Our Take: Good Burger 2 is three things: It’s nostalgia for nostalgia’s sake. It’s another example of moldy IP resurrected for the streaming era. And it mostly maintains the stoopid spirit of the original. It seems to maintain it, anyway – its success is wholly contingent on one’s standing affection for the first movie, which is not in my personal pop-cultural hall of fame, because I was very firmly in the TOFTS (Too Old For This Shit) camp when Good Burger dropped in the late ’90s. As a Good Burger agnostic, I found it relentlessly dumb, but not annoying, for what it’s worth. As ever, comedy is subjective, IHIYWT (It Helps If You Were There) and your mileage may vary.
But I can report that this is a classic Bowling Plot where the pins are set up to be knocked over, and the question is whether it rolls a strike or a gutter ball or something in-between. I wouldn’t say it’s a solid spare; maybe it knocks over seven and finds an eighth wobbling but ultimately staying upright. Its visual palette is bright and cheery and colorful, and the comedy trafficks in the usual puerile kiddie crud: booger and fart jokes, a wheezy spoof of movie trailers, positively ancient one-liners (“Screwdriver? A screw can’t drive!”), a collection of misfit-stereotype Good Burger employees (weird twin sisters, a decrepit senior citizen, a squeaky-voiced teen), etc. And this being an attempted revitalization of 1990s Nickelodeon content, which was about 85 percent food fights, it’s inevitable that all characters will be showered with gloop.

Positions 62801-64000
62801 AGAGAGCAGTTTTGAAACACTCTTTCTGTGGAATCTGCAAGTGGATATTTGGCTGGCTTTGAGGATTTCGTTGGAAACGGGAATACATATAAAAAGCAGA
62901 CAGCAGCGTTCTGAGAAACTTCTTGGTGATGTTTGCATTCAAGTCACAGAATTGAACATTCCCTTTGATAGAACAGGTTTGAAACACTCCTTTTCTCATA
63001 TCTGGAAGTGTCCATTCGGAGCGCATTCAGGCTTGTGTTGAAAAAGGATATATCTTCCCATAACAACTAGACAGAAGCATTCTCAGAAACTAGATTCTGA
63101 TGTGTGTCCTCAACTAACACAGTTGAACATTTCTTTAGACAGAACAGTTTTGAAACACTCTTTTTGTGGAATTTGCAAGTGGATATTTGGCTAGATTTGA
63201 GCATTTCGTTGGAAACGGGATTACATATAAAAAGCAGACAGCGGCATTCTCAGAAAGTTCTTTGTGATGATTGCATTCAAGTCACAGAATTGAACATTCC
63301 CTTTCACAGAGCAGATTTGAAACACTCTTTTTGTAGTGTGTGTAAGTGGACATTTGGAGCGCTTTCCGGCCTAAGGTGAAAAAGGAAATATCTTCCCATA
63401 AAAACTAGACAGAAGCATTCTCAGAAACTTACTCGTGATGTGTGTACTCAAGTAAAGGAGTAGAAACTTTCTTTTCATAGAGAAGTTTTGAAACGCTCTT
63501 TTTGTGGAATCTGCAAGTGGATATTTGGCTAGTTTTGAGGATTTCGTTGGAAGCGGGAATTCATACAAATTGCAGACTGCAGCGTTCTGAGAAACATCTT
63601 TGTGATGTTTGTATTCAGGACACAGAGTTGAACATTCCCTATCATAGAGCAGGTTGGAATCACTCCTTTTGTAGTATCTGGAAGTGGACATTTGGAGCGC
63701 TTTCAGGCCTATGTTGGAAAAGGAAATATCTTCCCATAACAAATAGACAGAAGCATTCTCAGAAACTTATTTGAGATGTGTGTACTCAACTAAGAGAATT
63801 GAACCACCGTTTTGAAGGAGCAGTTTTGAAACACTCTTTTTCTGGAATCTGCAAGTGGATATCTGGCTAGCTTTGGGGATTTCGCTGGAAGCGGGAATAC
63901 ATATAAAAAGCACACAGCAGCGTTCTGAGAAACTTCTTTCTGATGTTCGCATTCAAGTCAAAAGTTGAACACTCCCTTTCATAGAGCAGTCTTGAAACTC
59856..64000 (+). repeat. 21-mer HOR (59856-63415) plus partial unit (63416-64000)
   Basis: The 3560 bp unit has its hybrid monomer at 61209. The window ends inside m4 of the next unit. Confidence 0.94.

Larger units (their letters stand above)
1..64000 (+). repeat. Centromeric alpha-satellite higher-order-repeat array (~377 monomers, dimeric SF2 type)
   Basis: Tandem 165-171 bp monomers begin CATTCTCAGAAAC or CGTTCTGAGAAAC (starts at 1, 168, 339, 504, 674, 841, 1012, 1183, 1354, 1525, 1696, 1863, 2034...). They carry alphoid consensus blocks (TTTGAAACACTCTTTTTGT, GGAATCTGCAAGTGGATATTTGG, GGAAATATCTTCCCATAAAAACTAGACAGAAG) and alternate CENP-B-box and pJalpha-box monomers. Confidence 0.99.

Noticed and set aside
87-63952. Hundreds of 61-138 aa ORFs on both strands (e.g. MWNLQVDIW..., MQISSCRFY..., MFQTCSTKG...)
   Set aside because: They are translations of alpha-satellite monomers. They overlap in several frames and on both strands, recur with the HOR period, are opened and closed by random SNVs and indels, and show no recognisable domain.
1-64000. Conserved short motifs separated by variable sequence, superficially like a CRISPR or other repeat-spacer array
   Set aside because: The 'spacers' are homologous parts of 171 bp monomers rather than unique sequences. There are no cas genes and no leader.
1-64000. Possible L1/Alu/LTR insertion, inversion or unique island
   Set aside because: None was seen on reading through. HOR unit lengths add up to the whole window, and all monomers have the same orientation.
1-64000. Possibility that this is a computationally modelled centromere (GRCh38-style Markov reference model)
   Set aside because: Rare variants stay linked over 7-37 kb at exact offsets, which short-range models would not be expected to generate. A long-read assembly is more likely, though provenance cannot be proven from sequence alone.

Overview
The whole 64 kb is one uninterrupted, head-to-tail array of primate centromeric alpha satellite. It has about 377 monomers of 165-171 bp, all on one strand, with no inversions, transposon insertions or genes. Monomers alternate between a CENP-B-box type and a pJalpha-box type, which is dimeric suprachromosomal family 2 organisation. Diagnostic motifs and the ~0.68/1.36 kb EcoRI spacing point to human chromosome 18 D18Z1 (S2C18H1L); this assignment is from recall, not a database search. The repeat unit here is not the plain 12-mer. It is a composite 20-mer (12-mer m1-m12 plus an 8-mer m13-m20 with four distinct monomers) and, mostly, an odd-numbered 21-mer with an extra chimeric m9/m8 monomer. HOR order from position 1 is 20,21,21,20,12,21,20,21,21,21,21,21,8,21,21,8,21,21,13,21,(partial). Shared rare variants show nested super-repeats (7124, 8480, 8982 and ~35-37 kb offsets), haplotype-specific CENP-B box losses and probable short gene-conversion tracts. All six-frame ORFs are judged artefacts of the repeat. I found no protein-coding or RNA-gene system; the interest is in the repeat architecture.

Perhaps one could interpret the development where MegaCorp tries to replace Ed with a robot version of Ed as commentary on the soullessness of chain businesses compared to the personal attention one gets at the mom-and-pops. A Shop Local message for the holiday season, maybe, if you want to stretch a little. Then again, that “subtext” seems to be contradicted by the rampant product placement that puts logos for corporate junk food prominent in the frame, thus making the movie more affordable to produce. So what’s the message here? “Nobody’s perfect”? Sure, whatever, good enough – three shrugs that pretty much sum up Good Burger 2’s M.O.
Our Call: Good Burger fundamentalists will likely find things to enjoy and nitpick in the sequel, so if you’re among that particular niche, knock yourselves out and STREAM IT. I’d be surprised if anyone deems it a “classic” (in the absolute loosest sense of the term) like the first movie, though.
John Serba is a freelance writer and film critic based in Grand Rapids, Michigan.